“If you need to pass, you should,” my grandfather told me. We started having this conversation when I was around seven years old. It always went the same.

“No,” I would respond, “I wouldn’t ever want to do that.”

“No baby, you don’t understand,” he’d say. “If times return to how it was in the South when I was a boy, you might need to.”

Again I would protest but he’d persist. “If times turn to how they used to be and you see me on the street, you have to pretend you don’t know me and walk on by.”


(First, there are countless ways to spell Chanukah in English. I’ve chosen this one, but there is not a “correct” spelling unless you’re writing in Hebrew: חֲנוּכָּה)

The month of December is filled with holidays. Obviously, here in the U.S., Christmas comes to mind first. My family has celebrated the non-religious, hopefully less commercialized, version of Christmas. Even before my NPE discovery, I had backed away from the holiday. Christmas, when you get down to it, is supposed to be the celebration of the birth of Christ. I wasn’t comfortable with this since I’ve never believed Jesus was our savior.


Someone who’s been following my NPE journey and exploration of Judaism asked me what was so awe-inspiring about the Days of Awe? Hopefully, after reading my response, he’ll understand. You know the craziness many start to feel towards the end of November regardless of whether you’re a Christian or not? This starts for Jews in October with the Jewish High Holidays. Although, the holiday can sometimes fall in September since Judaism follows a lunar-based calendar (I wrote about that before: https://unexpectedlyjewish.com/understanding-the-jewish-calendar/), therefore holidays are not on a specific day of the Gregorian calendar each year. …


I first encountered this phrase, Welcome Home, when I dropped my son off at Camp Kalsman, a Jewish overnight camp. My son asked me why the camp counselors all greeted us in this way. I shrugged and said they were trying to be welcoming, to make him comfortable since he’d be staying with them for a couple of weeks. But then, when I visited Temple B’nai Torah in Bellevue, I was greeted with the same phrase. Is this a spiritual welcoming I wondered?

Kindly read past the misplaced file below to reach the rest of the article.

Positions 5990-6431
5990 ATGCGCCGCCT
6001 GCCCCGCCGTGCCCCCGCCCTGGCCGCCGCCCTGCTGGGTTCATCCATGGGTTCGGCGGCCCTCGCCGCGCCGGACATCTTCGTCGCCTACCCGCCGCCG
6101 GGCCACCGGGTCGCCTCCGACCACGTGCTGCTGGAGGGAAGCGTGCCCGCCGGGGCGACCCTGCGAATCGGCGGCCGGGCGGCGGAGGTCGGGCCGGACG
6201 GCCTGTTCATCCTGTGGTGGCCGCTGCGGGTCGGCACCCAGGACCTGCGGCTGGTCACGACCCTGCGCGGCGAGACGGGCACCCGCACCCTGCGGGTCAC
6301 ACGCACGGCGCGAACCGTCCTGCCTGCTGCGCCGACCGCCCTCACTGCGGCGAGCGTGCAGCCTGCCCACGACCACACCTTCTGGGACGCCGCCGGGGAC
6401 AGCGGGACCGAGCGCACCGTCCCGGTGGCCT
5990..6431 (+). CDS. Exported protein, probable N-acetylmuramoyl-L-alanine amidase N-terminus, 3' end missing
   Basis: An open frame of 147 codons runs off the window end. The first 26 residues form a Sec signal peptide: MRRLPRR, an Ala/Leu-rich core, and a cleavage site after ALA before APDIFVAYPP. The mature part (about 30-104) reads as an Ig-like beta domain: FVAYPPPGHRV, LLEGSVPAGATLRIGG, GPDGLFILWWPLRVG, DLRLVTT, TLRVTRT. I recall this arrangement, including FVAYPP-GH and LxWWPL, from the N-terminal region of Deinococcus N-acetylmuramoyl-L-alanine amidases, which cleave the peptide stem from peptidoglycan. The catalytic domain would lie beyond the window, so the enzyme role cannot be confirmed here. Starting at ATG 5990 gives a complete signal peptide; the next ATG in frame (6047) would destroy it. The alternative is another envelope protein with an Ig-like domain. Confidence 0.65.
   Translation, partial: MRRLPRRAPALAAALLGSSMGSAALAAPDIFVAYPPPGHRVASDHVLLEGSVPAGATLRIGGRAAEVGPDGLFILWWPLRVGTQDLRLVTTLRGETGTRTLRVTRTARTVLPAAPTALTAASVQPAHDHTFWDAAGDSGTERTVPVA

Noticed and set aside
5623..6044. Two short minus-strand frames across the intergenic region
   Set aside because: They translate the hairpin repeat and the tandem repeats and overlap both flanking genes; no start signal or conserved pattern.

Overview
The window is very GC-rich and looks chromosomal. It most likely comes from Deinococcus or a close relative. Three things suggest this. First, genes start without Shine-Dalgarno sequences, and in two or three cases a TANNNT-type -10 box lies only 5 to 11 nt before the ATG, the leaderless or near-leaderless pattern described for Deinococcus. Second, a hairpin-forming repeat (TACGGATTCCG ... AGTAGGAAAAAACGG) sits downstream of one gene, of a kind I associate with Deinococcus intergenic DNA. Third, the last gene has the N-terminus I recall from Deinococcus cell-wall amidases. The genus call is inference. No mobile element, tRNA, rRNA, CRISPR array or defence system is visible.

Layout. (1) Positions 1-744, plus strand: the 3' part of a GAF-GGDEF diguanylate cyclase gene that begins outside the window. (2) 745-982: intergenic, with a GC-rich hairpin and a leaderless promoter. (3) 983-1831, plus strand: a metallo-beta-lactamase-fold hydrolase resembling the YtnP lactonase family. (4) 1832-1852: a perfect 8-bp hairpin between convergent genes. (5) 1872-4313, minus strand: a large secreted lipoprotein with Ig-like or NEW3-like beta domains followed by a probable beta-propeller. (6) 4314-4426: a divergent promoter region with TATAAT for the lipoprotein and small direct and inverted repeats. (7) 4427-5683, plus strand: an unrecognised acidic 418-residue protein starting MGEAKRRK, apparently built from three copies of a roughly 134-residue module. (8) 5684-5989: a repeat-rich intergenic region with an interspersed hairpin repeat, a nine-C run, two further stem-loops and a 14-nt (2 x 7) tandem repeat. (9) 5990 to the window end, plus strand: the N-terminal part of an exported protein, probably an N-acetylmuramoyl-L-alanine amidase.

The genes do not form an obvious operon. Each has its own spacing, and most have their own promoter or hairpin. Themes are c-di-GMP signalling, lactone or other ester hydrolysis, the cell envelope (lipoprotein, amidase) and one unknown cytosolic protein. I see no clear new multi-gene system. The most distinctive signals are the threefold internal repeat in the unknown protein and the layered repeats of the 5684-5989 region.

Rabbi Tzadok Hacohen of Lublin wrote in the 19th century, “the root of the soul of the…


You see, there’s really only one thing that I find completely bewildering about Judaism — the calendar. Growing up in the U.S. we’re steeped in the Gregorian calendar. It’s a stable thing for the most part. Every day the sunsets and a new day begins. Most of us are pretty much on the same page here. If I say fall starts on Monday, September 23 this year in 2019 we all know to which day I’m referring. The calendar seemed a simple thing until I after being introduced to the Jewish calendar.

First, let’s talk about the calendar we use…


Somehow you ended up taking an over-the-counter DNA test. Perhaps the commercial of lederhosen versus a kilt sucked you in. Or maybe you received the test as a gift for your birthday, Mother’s Day, or Christmas. Whatever brought you to the moment where you found yourself spitting into a little tube isn’t important. The only thing that matters is your little vial turned out to be Pandora’s box. And now that it’s open, you can’t go back.

When I took my DNA test I expected to find where in Africa my father’s ancestors hailed from. I was ready to visit…


During a break at one of our Intro to Judaism classes, my husband slid a brochure my way. My eyes scanned the title, “PNW Sisterhood Retreat.” Me? I thought. My husband must have read the expression on my face. He told me he thought it would be fun for me and a good way of meeting other Jewish women. “Besides, why not go?”

I wondered if the women would except me. Maybe I could “pass” like my black grandfather used to tell me I should do if the U.S. ever returned to an overt rampant racist state with separate spaces…


I’ve never attended a Passover meal before. In my non-religious upbringing, the word conjures up something to do for the dying. I see people sitting vigil for someone who’s about to pass. While the origin of the name of the holiday does have to do with death, Passover is a celebration of liberation and a reminder to never take for granted your freedom. I think of Passover as something like a cousin to Thanksgiving. Both holidays focus on food and family and are based on the idea of freedom from oppression. …


A bastard is a child born out of wedlock or from an adulterous affair. Under the common law, a bastard in England was considered “no one’s” child and therefore could not make any claim for support from their parents. While some were acknowledged by their biological father, this did not lessen the stigma of the label which followed the colonialists to America. “Illegitimate” children were taught they were inferior, lesser than their “legitimate” counterparts. Legal reforms in the UK in the early part of the twentieth-century ended this archaic and sexist practice. In the early 70s, a series of Supreme…


One of the oddest Jewish traditions I’ve encountered is the custom of placing a small rock on top of the headstone or somewhere close to a gravesite rather than flowers. I love the color, the reminder of life flowers offer the gravesite of a loved one. It’s comforting to see another living thing when you’re surrounded by so much death. I had to wonder why bring a cold, hard rock. What message does that send?

There is of course little consensus as to where and when this costume developed. I’m learning this is not uncommon. Ask two Jews a question…

Kara Rubinstein Deyerin

I was raised half black but had a DNA surprise. I’m an NPE (not parent expected), Jewish, mom, wife, writer, cook, knitter, and connoisseur of all things human.

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